Train Hugger Planting Projects

Case Study: Saving a Hampshire Woodland from Disease

Tree Planting

Case Study: Saving a Hampshire Woodland from Disease

A project to revitalise a Hampshire woodland ravaged by ash die back and drought

The trees in this Hampshire woodland have been badly affected by the deadly tree disease Ash Dieback. To make matters worse, the rest of the woodland is dominated by beech trees, which are one of the species that are particularly susceptible to drought. Occurrences of droughts in the UK are expected to increase as the Climate Emergency progresses and so non-drought resistant strains of beech trees may not survive. The dead and dying trees in this woodland will be replaced with a mix of conifers and broadleaf trees that have been chosen specifically for their resistance to disease and climate change.

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Listed below are some of the trees planting on this site

The grey willow has oval leaves that sit alongside the grey felt-like twigs and catkins which give it its name. The willow is often associated with sadness, but it wasn’t always so: it was a tree of celebration in the Bible. Aspirin is derived from salicin which is found in all willow species, and our ancestors would chew willow bark to relieve toothache and other pain.
Grey Willow
Douglas fir was first introduced to the UK from North America in the 1800s. These fragrant evergreen members of the pine family can live for up to 1,000 years, but are often cut down for use as Christmas trees. Douglas fir timber has lots of commercial uses, including furniture, flooring and decking, for example.
Douglas Fir
Also known as the common or English oak, this is the undisputed king of the woods, supporting more wildlife species than any other native tree in the UK. “Robur” in this oak’s Latin name means “strength” and “hard timber” because this tree produces incredibly durable wood which can be used to make many things, including furniture and flooring. The oak has been considered sacred by many gods in mythology throughout the ages.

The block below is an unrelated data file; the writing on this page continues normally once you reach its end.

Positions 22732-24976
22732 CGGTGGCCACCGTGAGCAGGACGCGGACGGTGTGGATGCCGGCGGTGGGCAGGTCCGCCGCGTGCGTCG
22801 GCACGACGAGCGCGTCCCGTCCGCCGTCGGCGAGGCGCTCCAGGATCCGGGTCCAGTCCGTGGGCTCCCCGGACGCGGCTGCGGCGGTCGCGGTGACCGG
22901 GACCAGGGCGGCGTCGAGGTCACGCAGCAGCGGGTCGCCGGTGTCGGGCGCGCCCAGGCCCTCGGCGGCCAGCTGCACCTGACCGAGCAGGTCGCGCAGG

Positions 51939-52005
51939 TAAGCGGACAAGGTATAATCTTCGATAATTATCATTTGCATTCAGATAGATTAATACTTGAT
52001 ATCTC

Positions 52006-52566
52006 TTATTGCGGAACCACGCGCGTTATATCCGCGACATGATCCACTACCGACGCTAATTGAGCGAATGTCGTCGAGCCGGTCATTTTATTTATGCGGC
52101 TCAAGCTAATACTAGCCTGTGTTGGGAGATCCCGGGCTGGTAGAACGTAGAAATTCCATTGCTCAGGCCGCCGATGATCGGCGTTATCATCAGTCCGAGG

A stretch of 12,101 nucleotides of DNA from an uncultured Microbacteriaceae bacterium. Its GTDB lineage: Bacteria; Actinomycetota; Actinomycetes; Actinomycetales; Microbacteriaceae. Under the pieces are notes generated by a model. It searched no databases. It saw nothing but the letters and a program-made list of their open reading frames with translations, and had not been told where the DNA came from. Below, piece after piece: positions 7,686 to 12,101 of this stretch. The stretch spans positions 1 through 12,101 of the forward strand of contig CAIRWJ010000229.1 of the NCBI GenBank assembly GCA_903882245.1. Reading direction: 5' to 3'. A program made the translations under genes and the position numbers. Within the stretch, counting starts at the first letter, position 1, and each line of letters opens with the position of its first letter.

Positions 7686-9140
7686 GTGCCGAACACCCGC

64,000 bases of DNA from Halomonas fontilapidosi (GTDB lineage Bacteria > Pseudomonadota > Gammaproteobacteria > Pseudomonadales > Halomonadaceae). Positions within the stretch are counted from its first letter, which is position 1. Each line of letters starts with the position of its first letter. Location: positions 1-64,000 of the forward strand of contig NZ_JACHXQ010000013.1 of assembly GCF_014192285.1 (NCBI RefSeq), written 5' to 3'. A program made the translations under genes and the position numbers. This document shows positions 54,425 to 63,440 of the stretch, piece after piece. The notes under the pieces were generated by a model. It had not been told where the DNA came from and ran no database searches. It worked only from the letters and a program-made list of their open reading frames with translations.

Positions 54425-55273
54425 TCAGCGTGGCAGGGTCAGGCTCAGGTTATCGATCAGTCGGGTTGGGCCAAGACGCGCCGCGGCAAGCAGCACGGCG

Pedunculate Oak
The hornbeam is extremely tough and keeps its leaves all year round, making it an attractive proposition for birds, insects and other animals. Hornbeam wood is very hard, in fact it is also known as “ironwood” and the Romans recognised its durability, using it to make their chariots. Nowadays, this timber is used for tool handles, coach wheels, parquet flooring and chess pieces!
Hawthorn is very much associated with the month of May, and the appearance of its bright, white flowers heralds the change from spring to summer. It is prolific in hedgerows, scrub and woodland throughout the UK and Ireland, and a single tree can grow as tall as 10m. In pagan times, hawthorn was a symbol of marriage and fertility, but in the Middle Ages, it was never brought into homes, as people believed it was a harbinger of illness and death.
Alder can be found across Europe and thrives in moist ground and damp cool areas, which is why you’ll often see alder trees planted near rivers and ponds. Moth caterpillars love alder leaves and the tree’s roots make an ideal nesting site for otters. For humans, the real value of alder wood is that it’s durable when wet, so is useful for making boats and sluice gates. The story goes that outlaws like Robin Hood would have used the green dye from alder flowers to camouflage their clothing!
This striking tree, also known as the “quaking aspen” has shimmering foliage and can grow to 25m tall. The Celts believed that when aspen leaves fluttered in the wind, the tree was communicating with spirits between this world and the next. Since the European Beaver was reintroduced into Scotland after centuries of extinction, aspen has been one of its favourite foods.
The common hazel is native to Europe and western Asia and forms an important part of England’s hedgerows. We have all heard of hazelnuts, which are rich in unsaturated fats and protein, and an extremely popular ingredient in many of the world’s cuisines. Did you know that hazel trees were once seen as both magical and a symbol of fertility?
This deciduous tree has broad leaves which look a little like those of the maple and start off bright green, before turning red and falling in the autumn. The wild service is becoming increasingly rare, but grows best in the UK’s ancient woodlands near oak or ash trees. You’ll find wild service trees growing on the British Prime Minister’s country estate in Buckinghamshire, which is named after its fruits, “Chequers”.
Wild Service
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